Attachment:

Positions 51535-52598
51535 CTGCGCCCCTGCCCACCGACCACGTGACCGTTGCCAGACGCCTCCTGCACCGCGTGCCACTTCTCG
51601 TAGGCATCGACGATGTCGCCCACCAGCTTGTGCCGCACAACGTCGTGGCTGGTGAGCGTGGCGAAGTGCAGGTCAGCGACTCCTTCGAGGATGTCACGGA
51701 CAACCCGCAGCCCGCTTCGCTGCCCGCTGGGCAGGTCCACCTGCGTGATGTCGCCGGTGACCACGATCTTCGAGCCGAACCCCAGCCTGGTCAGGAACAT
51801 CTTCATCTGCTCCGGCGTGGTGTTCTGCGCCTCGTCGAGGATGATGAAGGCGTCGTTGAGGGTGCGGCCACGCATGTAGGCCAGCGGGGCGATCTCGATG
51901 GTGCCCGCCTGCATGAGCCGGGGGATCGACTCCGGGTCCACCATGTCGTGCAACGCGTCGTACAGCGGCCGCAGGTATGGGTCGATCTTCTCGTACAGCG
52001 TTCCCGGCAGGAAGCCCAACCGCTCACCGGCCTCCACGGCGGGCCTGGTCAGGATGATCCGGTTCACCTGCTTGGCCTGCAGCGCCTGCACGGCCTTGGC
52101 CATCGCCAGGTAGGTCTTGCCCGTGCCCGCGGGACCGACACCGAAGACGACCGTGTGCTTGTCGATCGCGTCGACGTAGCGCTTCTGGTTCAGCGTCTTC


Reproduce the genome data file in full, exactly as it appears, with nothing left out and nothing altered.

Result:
Positions 51535-52598
51535 CTGCGCCCCTGCCCACCGACCACGTGACCGTTGCCAGACGCCTCCTGCACCGCGTGCCACTTCTCG
51601 TAGGCATCGACGATGTCGCCCACCAGCTTGTGCCGCACAACGTCGTGGCTGGTGAGCGTGGCGAAGTGCAGGTCAGCGACTCCTTCGAGGATGTCACGGA
51701 CAACCCGCAGCCCGCTTCGCTGCCCGCTGGGCAGGTCCACCTGCGTGATGTCGCCGGTGACCACGATCTTCGAGCCGAACCCCAGCCTGGTCAGGAACAT
51801 CTTCATCTGCTCCGGCGTGGTGTTCTGCGCCTCGTCGAGGATGATGAAGGCGTCGTTGAGGGTGCGGCCACGCATGTAGGCCAGCGGGGCGATCTCGATG
51901 GTGCCCGCCTGCATGAGCCGGGGGATCGACTCCGGGTCCACCATGTCGTGCAACGCGTCGTACAGCGGCCGCAGGTATGGGTCGATCTTCTCGTACAGCG
52001 TTCCCGGCAGGAAGCCCAACCGCTCACCGGCCTCCACGGCGGGCCTGGTCAGGATGATCCGGTTCACCTGCTTGGCCTGCAGCGCCTGCACGGCCTTGGC
52101 CATCGCCAGGTAGGTCTTGCCCGTGCCCGCGGGACCGACACCGAAGACGACCGTGTGCTTGTCGATCGCGTCGACGTAGCGCTTCTGGTTCAGCGTCTTC